The UK charter airlines went through a spell of converting charter flights into a scheduled service operation at different times. Some stuck with it - like Monarch - and others like Britannia and Air 2000 ditched the idea after a few years. Others like BIA went out of business between times. In the earlier years, the concept was that a lot of regulatory restrictions used to apply to seat-only sales on charter flights and in many cases, you had to sell accommodation with a charter flight and could only market the flight via tour operator - the airline couldn't sell seats itself. By converting to a scheduled service, you avoided those restrictions. In later years after those restrictions had disappeared in the 1992 deregulation, a switch from charter to scheduled meant you could sell flights via the major distribution systems like Galileo, Sabre, Worldspan etc.
There were other ways around the restrictions though - quite a lot of "seat-only" flights were sold with seven nights' free accommodation included in a tent on a campsite near the airport so that they complied with the rules. If I remember rightly, easyJet still had to comply with a restriction of this nature when they started Geneva-Barcelona many years after the rules within the EU were abolished. Most airlines also had their own tour operators through whom seats could be sold.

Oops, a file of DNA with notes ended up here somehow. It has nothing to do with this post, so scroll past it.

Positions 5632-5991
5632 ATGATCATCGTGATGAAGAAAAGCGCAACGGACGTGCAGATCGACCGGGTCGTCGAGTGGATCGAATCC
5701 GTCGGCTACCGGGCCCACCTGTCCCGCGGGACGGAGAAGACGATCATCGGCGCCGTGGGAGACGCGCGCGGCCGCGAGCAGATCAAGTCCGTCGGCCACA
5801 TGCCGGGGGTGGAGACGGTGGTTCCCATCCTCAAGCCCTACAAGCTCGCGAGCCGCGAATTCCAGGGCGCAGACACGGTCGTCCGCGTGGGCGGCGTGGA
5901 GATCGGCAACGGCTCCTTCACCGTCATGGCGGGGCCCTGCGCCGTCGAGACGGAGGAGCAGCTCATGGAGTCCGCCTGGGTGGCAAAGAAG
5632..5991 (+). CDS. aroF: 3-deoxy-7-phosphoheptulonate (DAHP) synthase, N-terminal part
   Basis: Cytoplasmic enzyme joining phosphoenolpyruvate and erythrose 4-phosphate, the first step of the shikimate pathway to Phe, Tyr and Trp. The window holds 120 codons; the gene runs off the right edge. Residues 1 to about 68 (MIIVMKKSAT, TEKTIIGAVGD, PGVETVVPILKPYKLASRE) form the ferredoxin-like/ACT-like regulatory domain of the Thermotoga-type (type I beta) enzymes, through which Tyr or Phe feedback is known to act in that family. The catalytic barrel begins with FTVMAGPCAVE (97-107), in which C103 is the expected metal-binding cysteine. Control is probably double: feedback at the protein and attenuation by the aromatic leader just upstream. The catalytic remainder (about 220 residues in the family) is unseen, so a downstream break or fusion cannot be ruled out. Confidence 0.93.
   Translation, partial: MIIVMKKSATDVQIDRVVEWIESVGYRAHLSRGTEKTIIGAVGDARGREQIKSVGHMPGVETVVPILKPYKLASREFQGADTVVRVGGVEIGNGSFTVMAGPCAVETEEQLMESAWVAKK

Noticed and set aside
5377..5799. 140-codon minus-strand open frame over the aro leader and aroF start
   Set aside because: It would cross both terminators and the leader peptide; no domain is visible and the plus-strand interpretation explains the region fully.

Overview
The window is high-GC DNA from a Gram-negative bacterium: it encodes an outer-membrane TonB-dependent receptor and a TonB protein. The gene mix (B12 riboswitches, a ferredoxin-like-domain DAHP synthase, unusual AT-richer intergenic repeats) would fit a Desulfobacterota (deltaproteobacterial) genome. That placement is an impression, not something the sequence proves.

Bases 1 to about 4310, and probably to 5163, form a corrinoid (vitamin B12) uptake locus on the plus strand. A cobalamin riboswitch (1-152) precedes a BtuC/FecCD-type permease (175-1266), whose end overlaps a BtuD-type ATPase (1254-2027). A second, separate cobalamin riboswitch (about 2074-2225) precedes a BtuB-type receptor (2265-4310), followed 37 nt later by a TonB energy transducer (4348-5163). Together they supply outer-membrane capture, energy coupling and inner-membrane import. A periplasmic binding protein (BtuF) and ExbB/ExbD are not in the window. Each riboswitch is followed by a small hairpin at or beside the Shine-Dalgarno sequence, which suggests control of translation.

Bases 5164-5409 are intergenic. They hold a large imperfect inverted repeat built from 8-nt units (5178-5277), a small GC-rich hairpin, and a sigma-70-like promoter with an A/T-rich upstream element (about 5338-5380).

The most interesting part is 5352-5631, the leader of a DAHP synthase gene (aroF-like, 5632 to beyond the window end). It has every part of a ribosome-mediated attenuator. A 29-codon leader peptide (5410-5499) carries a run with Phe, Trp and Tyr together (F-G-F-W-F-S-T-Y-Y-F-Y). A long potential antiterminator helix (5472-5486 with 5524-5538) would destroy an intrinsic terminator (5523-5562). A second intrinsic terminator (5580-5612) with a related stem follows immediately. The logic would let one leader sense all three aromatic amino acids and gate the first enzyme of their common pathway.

Britannia mostly ran leisure routes but also offered a twice-daily 737-200 service between Luton and Belfast for several years, usually running the oldest 737-200 left in the fleet (G-AVRN) on it, which by that stage of its career could just about manage LTN
without a tech stop. Orion, Air 2000, British Island, Monarch all ran leisure routes as schedules and published timetables. Best bet is to visit the event which takes place at Gatwick every year (normally around Easter) with loads of airline timetables and books, models etc on sale and I'm sure you'll find timetables on line.
And as one poster said, LTU published a guide as to which charter flights they ran and the tour operators through whom you could book seats on them. The only document like this which I ever saw from a UK airline was from Air 2000 for its first summer of operations in 1987 which did the same thing, but I've not come across anything like that in the years since.
The ABC World Airways Guide timetables used to list "Scheduled Charter Flights" under the scheduled flights for each citypair if the airline had provided details of the service to be published. [Wardair flights used to appear in the OAGs as full scheduled services.] Of course, any airline could also buy what was effectively advertising space in the pink pages at the back of the second volume of each month's ABC World Airways Guide to sell their wares, and many of the scheduled charter operations could be found in there as well.